Saturday, March 18, 2006

AS ONE OF THE PEOPLE who wrote about Ali Shalal Qaissi, I feel obligated to post about today's NYT article reporting that Qaissi is not the man shown in the famous photograph that has become symbolic of the detainee abuse by Americans at Abu Ghraib.

Having said this, I am going to quote from what I believe is the most relevant part of the Times piece:

Certainly, he was at Abu Ghraib, and appears with a hood over his head in some photographs that Army investigators seized from the computer belonging to Specialist Charles Graner, the soldier later convicted of being the ringleader of the abuse.

However, he now acknowledges he is not the man in the specific photograph he printed and held up in a portrait that accompanied the Times article. But he and his lawyers maintain that he was photographed in a similar position and shocked with wires and that he is the one on his business card. The Army says it believes only one prisoner was treated in that way.

"I know one thing," Mr. Qaissi said yesterday, breaking down in tears when reached by telephone. "I wore that blanket, I stood on that box, and I was wired up and electrocuted."

Susan Burke, a lawyer in Philadelphia who is representing Mr. Qaissi and other former prisoners in a lawsuit against civilian interrogators and translators at Abu Ghraib, said that Mr. Qaissi had been abused in the same way as the man in the photo. "The sad fact is that there is not only one man on the box," she said.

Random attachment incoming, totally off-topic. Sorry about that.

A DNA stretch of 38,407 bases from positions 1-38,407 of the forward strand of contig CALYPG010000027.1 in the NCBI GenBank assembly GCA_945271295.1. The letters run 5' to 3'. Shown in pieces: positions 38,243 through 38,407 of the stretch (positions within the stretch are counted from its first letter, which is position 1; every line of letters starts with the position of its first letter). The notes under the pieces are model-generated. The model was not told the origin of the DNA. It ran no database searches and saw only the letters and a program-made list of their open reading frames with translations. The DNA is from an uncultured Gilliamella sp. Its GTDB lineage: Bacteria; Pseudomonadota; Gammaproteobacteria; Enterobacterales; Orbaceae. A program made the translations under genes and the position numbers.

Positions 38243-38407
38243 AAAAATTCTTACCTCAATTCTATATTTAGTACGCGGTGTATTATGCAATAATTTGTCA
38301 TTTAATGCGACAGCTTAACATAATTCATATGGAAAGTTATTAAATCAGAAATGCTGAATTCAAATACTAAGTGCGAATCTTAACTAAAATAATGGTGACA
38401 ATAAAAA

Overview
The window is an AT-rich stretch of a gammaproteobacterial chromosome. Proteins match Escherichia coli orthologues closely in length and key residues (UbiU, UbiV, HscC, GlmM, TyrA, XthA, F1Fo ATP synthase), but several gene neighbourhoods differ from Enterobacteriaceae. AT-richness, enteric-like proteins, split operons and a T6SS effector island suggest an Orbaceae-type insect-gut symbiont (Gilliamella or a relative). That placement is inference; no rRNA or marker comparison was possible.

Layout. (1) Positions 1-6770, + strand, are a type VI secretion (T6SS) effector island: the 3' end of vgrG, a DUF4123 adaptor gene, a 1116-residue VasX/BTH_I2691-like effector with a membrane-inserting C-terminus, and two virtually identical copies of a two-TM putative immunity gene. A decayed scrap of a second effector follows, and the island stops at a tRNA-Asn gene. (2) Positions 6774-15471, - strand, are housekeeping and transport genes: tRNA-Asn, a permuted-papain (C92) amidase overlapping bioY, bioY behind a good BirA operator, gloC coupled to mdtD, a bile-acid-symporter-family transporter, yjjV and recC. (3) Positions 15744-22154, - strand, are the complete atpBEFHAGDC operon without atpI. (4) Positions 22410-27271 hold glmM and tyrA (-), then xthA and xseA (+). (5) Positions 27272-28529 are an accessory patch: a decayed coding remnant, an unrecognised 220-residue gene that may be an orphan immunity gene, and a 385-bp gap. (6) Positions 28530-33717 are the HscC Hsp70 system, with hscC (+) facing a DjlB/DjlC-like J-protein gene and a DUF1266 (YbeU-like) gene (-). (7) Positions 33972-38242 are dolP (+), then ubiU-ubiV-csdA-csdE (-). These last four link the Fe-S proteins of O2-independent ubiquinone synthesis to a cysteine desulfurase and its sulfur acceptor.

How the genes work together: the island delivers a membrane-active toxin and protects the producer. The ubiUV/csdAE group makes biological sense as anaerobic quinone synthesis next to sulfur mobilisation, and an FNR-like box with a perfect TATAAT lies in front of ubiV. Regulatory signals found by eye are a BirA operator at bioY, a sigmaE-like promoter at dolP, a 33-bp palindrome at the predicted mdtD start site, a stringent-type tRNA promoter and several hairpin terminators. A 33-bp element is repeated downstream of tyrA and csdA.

Using a name that Mr. Qaissi is often called, she said, "Haj Ali is but one of many victims of the torture by Graner and the others."

I don't know if Ali knew he was not the man in that photo, or if he genuinely believed he was -- having stood on similar boxes in similar positions and having experienced the same torture. I'm not happy that it turns out the person in that particular photo was someone else. That said, I would be much more unhappy (from the standpoint of truth) if Ali had never been in Abu Ghraib at all and had never been attached to electrical wires and told he would be electrocuted and (in his testimony) actually was subjected to electric shocks.

No comments: